Technology includes and excludes students. By its very nature, every decision you make as an instructor will include/exclude students. How can we be more inclusive? How do we remain aware of and respond to technologies/mechanisms of exclusion?

When considering technology to adopt for the classroom, there are at least five dimensions to consider:

  • Social: Ability to interact and form social relationships in curricular/co-curricular contexts with instructors and students (sense of belonging, isolation)
  • Access: Technical literacy/familiarity/comfort required, availability of devices/bandwidth/software/finances and universal design of materials
  • Environmental: Study environment, work/home responsibilities, care-giving, distractions
  • Well-being: health, distress, safety, shelter, food insecurity
  • Cognitive: distractions, technology which obfuscates learning objectives
Focus on the essentials

Teaching a class that is even partially online may change some aspects of your class (especially in terms of format), but start with the essentials and build up/out from that. Because many of us may not be completely comfortable teaching outside of a face-to-face format, we may feel compelled to adopt some technology in an effort to do something, even if it may not be the right tool for the job, all the while increasing our own workloads and stress as instructors.

Instead of being distracted by technology which just appears impressive, it may be helpful to keep it simple for you and keep it simple for your students. Keeping it simple for you may help to prevent unnecessary burn-out. Keeping it simple for your students will often correlate with increased accessibility and equity, though this is not always the case. Often, the less fancy the technology, the more likely that students will have the capability of fully participating with the technological tool. Moreover, keeping things simple (where possible) will reduce cognitive overload for both instructors and students.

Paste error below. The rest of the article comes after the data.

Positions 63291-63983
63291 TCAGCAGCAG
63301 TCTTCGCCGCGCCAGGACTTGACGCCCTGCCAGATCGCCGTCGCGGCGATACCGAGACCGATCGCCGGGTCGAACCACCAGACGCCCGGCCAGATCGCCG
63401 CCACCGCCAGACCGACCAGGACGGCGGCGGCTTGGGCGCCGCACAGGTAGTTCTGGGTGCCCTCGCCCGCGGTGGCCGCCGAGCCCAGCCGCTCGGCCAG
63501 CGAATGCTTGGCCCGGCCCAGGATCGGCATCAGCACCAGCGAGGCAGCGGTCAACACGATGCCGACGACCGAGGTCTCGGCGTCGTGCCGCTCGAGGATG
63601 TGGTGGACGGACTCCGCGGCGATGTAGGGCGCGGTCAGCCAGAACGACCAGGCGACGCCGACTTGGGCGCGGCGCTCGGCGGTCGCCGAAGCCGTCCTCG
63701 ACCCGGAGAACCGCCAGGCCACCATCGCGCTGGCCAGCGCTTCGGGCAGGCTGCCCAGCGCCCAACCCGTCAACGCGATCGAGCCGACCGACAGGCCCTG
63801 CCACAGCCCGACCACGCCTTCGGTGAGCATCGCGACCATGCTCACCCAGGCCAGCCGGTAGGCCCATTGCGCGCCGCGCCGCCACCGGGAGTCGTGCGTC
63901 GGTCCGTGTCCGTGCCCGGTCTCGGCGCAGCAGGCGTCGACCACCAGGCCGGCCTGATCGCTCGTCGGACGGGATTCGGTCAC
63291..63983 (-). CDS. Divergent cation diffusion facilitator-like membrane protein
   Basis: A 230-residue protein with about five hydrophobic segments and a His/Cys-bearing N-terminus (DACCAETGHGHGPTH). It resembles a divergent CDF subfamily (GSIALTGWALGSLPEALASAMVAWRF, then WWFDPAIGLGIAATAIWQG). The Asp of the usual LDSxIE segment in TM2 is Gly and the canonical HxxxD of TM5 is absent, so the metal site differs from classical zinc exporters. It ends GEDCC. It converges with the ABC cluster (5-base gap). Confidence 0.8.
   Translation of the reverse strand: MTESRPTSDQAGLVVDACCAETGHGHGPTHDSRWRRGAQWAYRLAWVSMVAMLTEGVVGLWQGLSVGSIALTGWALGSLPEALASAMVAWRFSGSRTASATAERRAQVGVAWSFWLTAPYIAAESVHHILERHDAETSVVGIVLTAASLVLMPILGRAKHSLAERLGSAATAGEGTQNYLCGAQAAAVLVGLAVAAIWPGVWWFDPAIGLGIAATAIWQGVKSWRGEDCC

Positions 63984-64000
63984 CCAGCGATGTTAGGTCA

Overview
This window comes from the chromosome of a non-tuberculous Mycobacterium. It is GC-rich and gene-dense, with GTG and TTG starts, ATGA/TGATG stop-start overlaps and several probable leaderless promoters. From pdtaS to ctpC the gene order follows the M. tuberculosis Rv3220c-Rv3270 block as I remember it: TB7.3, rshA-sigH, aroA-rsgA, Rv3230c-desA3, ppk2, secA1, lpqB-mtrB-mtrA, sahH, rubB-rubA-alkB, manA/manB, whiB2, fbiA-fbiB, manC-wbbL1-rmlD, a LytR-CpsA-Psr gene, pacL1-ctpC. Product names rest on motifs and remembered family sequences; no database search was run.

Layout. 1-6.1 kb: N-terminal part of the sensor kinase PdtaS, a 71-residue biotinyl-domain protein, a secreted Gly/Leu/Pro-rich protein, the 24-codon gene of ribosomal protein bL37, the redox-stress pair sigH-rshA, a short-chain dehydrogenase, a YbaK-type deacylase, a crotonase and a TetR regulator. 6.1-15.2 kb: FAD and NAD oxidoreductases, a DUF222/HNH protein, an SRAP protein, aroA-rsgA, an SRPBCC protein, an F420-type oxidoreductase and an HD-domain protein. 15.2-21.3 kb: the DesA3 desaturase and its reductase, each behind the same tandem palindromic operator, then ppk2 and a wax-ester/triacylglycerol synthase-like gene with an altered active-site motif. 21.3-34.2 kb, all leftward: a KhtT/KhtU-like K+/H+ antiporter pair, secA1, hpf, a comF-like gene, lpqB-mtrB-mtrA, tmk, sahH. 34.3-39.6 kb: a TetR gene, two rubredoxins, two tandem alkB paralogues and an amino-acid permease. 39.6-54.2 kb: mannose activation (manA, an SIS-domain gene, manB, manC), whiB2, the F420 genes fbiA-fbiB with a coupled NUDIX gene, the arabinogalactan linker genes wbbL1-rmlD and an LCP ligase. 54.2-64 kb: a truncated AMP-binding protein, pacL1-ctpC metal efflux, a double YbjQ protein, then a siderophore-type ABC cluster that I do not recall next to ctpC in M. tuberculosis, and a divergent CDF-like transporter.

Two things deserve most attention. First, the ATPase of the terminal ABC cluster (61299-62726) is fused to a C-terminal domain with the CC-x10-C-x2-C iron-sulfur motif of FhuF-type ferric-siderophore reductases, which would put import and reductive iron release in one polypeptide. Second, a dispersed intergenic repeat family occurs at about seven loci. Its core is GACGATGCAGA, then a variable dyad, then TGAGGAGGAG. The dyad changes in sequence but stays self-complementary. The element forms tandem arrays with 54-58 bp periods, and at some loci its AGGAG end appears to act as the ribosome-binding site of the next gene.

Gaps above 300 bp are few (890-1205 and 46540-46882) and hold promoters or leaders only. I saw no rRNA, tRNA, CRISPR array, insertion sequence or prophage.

Strategies & Questions to Consider

The strategies and questions below are designed to help you plan for and respond to issues related to inclusion in an online environment.

Before the semester begins expanding section
  • Consider how technology aspects of your classroom address the National Center for Universal Design for Learning's principles:
  • What learning resources for your class might students suddenly lack access to if they had to change location on extremely quick notice?
  • What kind of technological equipment are your submitted assessments going to require your students to have access to? Will they need both a phone and a computer? Can the work be done with just one or the other?
  • Are there low-bandwidth alternatives for anything that typically requires high bandwidth?
  • What technological equipment will you expect students to use on a daily or weekly basis for class? Are alternatives going to be available?
  • What software (websites, standalone computer applications, phone apps) will students need to be familiar with in order to succeed in your course? What alternatives are there? For any software solutions which cost money, are there free alternatives? How can you support students' comfort level with using essential software tools?
During class sessions expanding section

Virtual spaces are more nebulous than their face-to-face counterparts, but some students may feel emboldened to use divisive language which alienates other students due to perceived anonymity behind a screen.

  • What new "places" can students interact with each other in your class?
  • What safeguards are in place to ensure that these spaces are safe for all students?
  • How will you communicate to students that the types of ground rules you set for group discussion in a face-to-face class still apply in settings like breakout rooms, Canvas discussion boards, etc.? (If your subject area does not typically lead to difficult conversations in the classroom, how can you implement rules for appropriate interactions between students in virtual meeting spaces?)
  • What expectations do you have for student interaction using their audio/video, especially in live face-to-face environments?
  • Are there alternatives for students who might feel uncomfortable enabling their video and revealing embarrassing living conditions?
  • What audio distractions (both input and output) might exist if two students sharing a  room in the same residence (same apartment or same residence hall room) need to be in online synchronous sessions at the same time?
After class sessions expanding section
  • How can you use technology to check in with vulnerable student populations?
  • Do you have a mechanism by which students can report inappropriate incidents which occur in virtual spaces?
  • What ways can you monitor conversations in virtual classroom spaces for appropriate discourse?
  • What accommodations might you need to make to one, some, or all students due to technology?
  • What accommodations might you need to make to one, some, or all students using technology?

This page is under development. If you have comments or suggestions, please send them to Eddie Kim or Bryan Kopp. Thank you!